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Many Thought These Contracts Would Be Impossible To Move

from Eric Duhatschek of the Globe and Mail,

On the day the NHL season ended, if you’d listed all the contracts that absolutely positively couldn’t be dumped on anyone by the time training camps opened in September, you’d probably have settled on two: Brian Campbell’s eight-year, $56.8-million (all currency U.S.) deal with the Chicago Blackhawks and Dany Heatley’s six-year, $45-million deal with the San Jose Sharks.

Campbell’s contract came in at a $7.1-million annual average and, even though he’s coming off a decent season, it wasn’t $7.1-million worth of decent. As for Heatley, whose contract runs out in 2014 and has a cap hit of $7.5-million a season, his struggles to score in the playoffs on behalf of a Sharks team that was entertaining Stanley Cup dreams were well-documented. Heatley had had two erratic seasons under his belt in San Jose. The plans to play him with Joe Thornton stalled at the end of the first season and in 2010-11, playing with Logan Couture and Ryan Clowe, the two-time 50-goal scorer sniped just 26 times in the regular season – and his playoff numbers were worse.

Who, in his right mind, would take on those financial albatrosses? It just wasn’t going to happen – that is, until it did.


Filed in: NHL Teams, Florida Panthers, Minnesota Wild, | KK Hockey | Permalink
  Tags: brian+campbell, dany+heatley


NHLJeff's avatar

Agreed. Heatley’s isn’t that terrible compared to a lot of the contracts out there.

Posted by NHLJeff from Pens fan in Denver on 07/04/11 at 11:25 PM ET


Contracts that, in my estimation, are unquestionably worse than Heatley’s:

- Scott Gomez ($7.4 million through 2014)
- Vincent Lecavalier ($7.7 million through 2020)
- Rick DiPietro ($4.5 million through 2021—not that the Islanders care)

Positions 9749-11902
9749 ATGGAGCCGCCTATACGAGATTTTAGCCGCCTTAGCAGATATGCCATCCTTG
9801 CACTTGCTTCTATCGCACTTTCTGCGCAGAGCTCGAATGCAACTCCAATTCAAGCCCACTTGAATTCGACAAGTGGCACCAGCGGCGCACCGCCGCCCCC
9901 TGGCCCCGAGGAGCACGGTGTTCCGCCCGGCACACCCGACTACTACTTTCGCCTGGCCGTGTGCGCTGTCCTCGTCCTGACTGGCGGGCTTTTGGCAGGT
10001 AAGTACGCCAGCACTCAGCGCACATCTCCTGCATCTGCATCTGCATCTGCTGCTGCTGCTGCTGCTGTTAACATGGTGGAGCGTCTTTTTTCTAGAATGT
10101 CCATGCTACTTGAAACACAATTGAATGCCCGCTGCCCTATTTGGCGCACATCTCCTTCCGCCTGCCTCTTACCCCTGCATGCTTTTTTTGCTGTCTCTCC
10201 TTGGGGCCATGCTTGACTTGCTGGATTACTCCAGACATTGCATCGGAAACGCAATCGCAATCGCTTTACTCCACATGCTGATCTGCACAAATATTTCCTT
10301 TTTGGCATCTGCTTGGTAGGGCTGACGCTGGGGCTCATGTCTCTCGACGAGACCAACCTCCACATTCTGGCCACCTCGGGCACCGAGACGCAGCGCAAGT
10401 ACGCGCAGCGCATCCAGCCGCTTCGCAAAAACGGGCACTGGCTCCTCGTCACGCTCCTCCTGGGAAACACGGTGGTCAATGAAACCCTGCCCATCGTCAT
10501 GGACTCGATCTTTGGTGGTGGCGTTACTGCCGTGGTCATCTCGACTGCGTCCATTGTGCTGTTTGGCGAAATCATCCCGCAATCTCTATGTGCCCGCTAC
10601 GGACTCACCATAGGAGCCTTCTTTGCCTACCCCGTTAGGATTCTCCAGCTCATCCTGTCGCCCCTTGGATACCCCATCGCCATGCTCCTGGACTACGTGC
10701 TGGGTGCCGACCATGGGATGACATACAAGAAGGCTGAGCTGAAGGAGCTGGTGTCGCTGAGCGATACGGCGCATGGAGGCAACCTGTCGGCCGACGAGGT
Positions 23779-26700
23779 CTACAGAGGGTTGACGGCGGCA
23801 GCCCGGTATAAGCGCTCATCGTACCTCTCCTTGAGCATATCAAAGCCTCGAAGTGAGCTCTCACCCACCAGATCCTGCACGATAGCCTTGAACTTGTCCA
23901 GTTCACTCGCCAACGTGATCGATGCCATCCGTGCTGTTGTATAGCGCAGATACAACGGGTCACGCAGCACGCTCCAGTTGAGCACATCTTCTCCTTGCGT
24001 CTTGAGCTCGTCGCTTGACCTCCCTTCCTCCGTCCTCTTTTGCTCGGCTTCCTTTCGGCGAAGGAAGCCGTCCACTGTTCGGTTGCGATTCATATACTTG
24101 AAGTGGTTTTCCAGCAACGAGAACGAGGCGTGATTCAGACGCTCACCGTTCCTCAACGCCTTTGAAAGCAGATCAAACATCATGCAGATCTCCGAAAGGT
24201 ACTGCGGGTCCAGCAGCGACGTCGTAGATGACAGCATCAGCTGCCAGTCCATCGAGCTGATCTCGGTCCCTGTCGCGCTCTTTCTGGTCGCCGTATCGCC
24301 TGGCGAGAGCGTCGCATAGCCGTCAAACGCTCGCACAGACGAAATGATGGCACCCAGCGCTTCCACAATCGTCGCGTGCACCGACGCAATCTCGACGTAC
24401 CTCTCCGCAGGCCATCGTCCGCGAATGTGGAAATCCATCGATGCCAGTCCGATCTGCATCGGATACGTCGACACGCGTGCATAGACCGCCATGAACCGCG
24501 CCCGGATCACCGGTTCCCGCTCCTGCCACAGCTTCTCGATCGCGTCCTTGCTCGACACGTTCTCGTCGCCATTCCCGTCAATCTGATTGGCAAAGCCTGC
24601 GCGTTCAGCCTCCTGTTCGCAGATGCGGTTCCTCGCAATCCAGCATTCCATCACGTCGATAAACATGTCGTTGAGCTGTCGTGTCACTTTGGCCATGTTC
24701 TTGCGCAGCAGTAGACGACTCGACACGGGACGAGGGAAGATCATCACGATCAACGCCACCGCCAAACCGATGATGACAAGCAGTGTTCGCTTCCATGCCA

- Wade Redden ($6.5 million through 2014—not that the Rangers care)

Contracts that are arguably in the same ballpark as Heatley’s:

- Eric Staal ($8.25 million through 2016 for 70-80 points annually. Don’t get me wrong, Staal’s a great player—but fourth-best-in-the-entire-NHL great? Not even close.)
- Rick Nash ($7.8 million through 2018 for a guy who has only cracked 70 points once in his career. Fifth-highest-paid player in the NHL.)
- Thomas Vanek ($7.1 million through 2014 for a talented but very inconsistent goal scorer)
- Jason Spezza ($7 million through 2015 for a one-dimensional center)
- Ilya Bryzgalov ($5.7 million through 2020 for a goalie that may well have been a product of his system)
- Shawn Horcoff ($5.5 million through 2015 for ... Shawn Freaking Horcoff)

Posted by Sven22 from Grand Rapids on 07/04/11 at 11:57 PM ET


Oh, and also Kovalchuk’s $6.4 million through 2193.

Posted by Sven22 from Grand Rapids on 07/05/11 at 12:00 AM ET

redxblack's avatar

Nash carries an entire team on his shoulders. His contract won’t move because it’s too high, but because without him Columbus has nothing marketable on the ice.

Vanek (like all Sabres) runs in streaks. He’s a few consistent plays from a breakout year. He can be clutch when it matters. I think a team with the roster and cap space would take him if Buffalo would let him go (they won’t).

Posted by redxblack from Akron Ohio on 07/05/11 at 03:27 AM ET


These trades and transactions always remind me of an NHL axiom:

There is no single thing so incredibly stupid and self-destructive that an NHL GM won’t try it, eventually.

Posted by HockeyinHD on 07/05/11 at 08:06 AM ET

Leo_Racicot's avatar

(beating dead horse) With regards to Campbell, the writer did a nice job of not bringing up how many trades Florida and Chicago have made since Dale Tallon left the Hawks to take over the Panthers.

Posted by Leo_Racicot on 07/05/11 at 10:34 AM ET

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Paul Kukla founded Kukla’s Korner in 2005 and the site has since become the must-read site on the ‘net for all the latest happenings around the NHL.

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